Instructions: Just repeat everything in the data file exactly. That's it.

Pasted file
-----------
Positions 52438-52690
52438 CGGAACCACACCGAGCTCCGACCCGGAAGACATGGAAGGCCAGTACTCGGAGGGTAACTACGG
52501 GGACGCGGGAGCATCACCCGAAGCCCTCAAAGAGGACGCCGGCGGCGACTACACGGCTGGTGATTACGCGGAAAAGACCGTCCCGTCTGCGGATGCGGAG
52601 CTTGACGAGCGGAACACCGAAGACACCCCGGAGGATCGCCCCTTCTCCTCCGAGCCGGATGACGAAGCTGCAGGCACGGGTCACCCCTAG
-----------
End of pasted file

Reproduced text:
Positions 52438-52690
52438 CGGAACCACACCGAGCTCCGACCCGGAAGACATGGAAGGCCAGTACTCGGAGGGTAACTACGG
52501 GGACGCGGGAGCATCACCCGAAGCCCTCAAAGAGGACGCCGGCGGCGACTACACGGCTGGTGATTACGCGGAAAAGACCGTCCCGTCTGCGGATGCGGAG
52601 CTTGACGAGCGGAACACCGAAGACACCCCGGAGGATCGCCCCTTCTCCTCCGAGCCGGATGACGAAGCTGCAGGCACGGGTCACCCCTAG